The Case for Downloading Music from YouTube

Miris

[2022-03-11 Fri]

Quite often, the concept of downloading music from YouTube gets dismissed as a harmful choice. It's due to the fact that music on YouTube is frequently compressed in a lossy format, thus compromising the song's quality and fidelity. It's especially a problem when many songs are not only compressed by YouTube, but have been lossy in the first place.

Not only is it considered harmful, but also unnecessary. Streaming services are prevalent, with thousands of high-quality songs available right at your finger tips for relatively cheap prices. The audiophiles would go a step further and acquire their music in a lossless format with minimal degradation, if any, from the original source.

The difficulty of acquiring such high-quality music depends on the song or album in question - the rarity/obscurity being one of the factors. And this is where we must ask: for a rare or obscure song, would we rather have it in a lower quality, or not have it at all? Ideally, there shouldn't be a sacrifice in quality; however, in practice, many little-known songs simply cannot be found in the pristine, lossless quality many of us would desire.

Streaming services may offer a lot of songs, but of course they won't offer all songs. This is where YouTube is valuable: it can be a very accessible source for the overshadowed music which we won't easily find on other platforms. It is certainly pointless to download popular music from YouTube, but from personal experience, many people dismiss YouTube altogether as a source for downloading music. My confession to the cardinal sin of downloading music from YouTube has made a few audiophiles whiplash!

Why even download music from YouTube? In a nutshell, it's to protect them from an often inevitable disappearance. Esoteric songs and albums are often uploaded by individuals who don't own the IP; as such, many uploads get taken down due to copyright strikes. Depending on the music in question, it may not be easily found again. Indeed, OSTs for video games may be found on other websites or even official albums. Popular and classic music is abundantly uploaded everywhere.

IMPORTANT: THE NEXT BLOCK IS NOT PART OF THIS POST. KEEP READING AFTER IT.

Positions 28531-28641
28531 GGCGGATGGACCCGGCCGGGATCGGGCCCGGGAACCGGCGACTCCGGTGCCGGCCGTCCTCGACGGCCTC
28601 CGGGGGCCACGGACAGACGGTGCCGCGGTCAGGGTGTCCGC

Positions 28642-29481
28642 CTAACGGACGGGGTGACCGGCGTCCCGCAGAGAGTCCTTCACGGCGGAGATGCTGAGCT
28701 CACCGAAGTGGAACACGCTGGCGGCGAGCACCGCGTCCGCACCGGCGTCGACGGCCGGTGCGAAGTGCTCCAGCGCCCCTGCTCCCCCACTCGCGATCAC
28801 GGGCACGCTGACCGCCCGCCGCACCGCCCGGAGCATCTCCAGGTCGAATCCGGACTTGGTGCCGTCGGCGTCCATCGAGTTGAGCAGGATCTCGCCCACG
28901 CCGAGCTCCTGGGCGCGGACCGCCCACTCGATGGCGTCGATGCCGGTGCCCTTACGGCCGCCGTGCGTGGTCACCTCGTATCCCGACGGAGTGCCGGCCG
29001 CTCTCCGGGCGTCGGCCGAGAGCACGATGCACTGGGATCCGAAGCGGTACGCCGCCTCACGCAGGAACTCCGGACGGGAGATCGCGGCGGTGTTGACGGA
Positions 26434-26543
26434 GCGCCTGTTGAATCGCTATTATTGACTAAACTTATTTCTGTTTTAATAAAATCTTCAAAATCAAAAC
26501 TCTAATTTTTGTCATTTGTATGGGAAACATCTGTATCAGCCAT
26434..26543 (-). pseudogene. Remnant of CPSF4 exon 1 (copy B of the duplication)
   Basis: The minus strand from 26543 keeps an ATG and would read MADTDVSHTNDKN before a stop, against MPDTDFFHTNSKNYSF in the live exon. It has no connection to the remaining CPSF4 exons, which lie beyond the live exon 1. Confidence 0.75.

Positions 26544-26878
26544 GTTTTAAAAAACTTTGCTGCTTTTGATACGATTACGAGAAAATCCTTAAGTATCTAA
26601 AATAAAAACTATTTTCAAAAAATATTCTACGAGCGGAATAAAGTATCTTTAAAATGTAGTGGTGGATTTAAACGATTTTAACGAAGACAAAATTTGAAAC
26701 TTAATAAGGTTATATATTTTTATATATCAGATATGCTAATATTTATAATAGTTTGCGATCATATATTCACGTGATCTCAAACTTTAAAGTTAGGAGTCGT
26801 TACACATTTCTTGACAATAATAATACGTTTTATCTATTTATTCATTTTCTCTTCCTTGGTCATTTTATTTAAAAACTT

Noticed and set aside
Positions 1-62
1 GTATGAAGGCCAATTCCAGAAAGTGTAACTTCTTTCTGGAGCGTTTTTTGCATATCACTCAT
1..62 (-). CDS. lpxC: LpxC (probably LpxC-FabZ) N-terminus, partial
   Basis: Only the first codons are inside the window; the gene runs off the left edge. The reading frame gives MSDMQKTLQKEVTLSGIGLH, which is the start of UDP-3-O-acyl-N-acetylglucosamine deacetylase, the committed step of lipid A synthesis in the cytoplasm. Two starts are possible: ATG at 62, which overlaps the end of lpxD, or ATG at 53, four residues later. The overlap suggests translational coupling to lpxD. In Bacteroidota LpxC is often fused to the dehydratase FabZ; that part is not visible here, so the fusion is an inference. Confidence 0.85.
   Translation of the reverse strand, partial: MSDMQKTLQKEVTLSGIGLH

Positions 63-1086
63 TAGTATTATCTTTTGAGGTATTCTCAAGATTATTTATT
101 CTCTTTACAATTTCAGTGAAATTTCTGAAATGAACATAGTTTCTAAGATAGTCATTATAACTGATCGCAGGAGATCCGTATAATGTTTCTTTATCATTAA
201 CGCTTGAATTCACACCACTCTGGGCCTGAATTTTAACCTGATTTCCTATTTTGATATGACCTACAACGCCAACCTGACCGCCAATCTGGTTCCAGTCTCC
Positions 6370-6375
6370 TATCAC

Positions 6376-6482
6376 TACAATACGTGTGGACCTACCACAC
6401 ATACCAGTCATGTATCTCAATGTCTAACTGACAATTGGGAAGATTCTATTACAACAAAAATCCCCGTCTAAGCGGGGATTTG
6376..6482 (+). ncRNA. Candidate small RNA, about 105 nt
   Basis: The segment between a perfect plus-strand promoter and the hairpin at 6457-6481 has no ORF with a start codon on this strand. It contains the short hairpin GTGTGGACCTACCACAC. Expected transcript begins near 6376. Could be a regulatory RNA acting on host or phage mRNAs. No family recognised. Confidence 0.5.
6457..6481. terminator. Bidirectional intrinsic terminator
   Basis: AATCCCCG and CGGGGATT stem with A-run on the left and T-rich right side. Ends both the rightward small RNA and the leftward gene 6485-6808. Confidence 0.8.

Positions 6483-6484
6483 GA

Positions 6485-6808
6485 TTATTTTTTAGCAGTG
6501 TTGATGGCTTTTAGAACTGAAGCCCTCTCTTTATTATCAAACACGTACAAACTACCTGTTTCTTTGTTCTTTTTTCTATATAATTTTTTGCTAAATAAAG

But what about, say, anime OVAs from the 80s and 90s whose OSTs will never see an official release? It's what inspired this blog post. There was once a channel called Gundober, and it would upload hour-long compilations of many, many songs used in anime openings/endings from decades ago. Despite the songs being from old and often forgotten anime that won't generate any revenue today, the channel still got suspended. By virtue, all of the videos were gone, and countless hours, and hundreds upon hundreds of rare and nostalgic songs have vanished. One day, it was all there; the next day, completely gone and possibly never to be seen again.

For popular music that's accessible, it wouldn't be too much of a loss; however, for the hidden gems, copyright strikes truly shatters them into dust. Who knows if they could be found anywhere else, or if they can even be discovered in the first place? I'm certain that many people have discovered their favourite songs - and even entire albums, bands, or series - simply by stumbling upon these kinds of passionate uploads. And in an instant, all of that treasure is gone for the current souls and future discoverers.

We can avoid that by downloading the music in advance. We are advised to not download from YouTube because of the low quality, and that's a completely sound (ha!) advice. Going against that advise - in many people's eyes - means going against the pursuit of data preservation. But unconditionally listening to that advice is harmful to the music that cannot easily be found anywhere else. And because of that, it may practically disappear without warning. It's happened for a long time, and it will continue to happen without any end in sight. The principle applies to any data on any website, not just music on YouTube.

After all, tech corporations have no interest in permanently preserving anything except our personal data. It is up to each of us to preserve the data that truly matters: the one that nourishes our soul. This includes proactively preserving low fidelity media when no better alternatives exist. Lossy music from YouTube prevails over no music at all. Use YouTube as a last resort for downloading music, but don't dismiss it when there is no other choice. Preserve and protect what matters to you when others can't or won't.

Why does this blog post specifically focus on music on YouTube? Indeed, many other types of media - old-school software, ROMs, abandonware, files, etc., - face a similar risk of disappearance. Well, the concept of downloading music from YouTube is understandably controversial for music preservation purists, so hopefully this post will offer an alternative perspective. But above all, it's because the one thing that virtually all of us find enjoyment in, is listening to music, and thus any of us can be impacted by the loss of music.

It's tragic that for many of us, what brings us joy and unites us is at the hands of a singular entity. We can prevent that control - and thus a highly possible disappearance - by unconditionally downloading what's important to us. Even if it's not the ideal fidelity we all wish we could have, it's better than nothing. Disappearance will always be worse than degradation.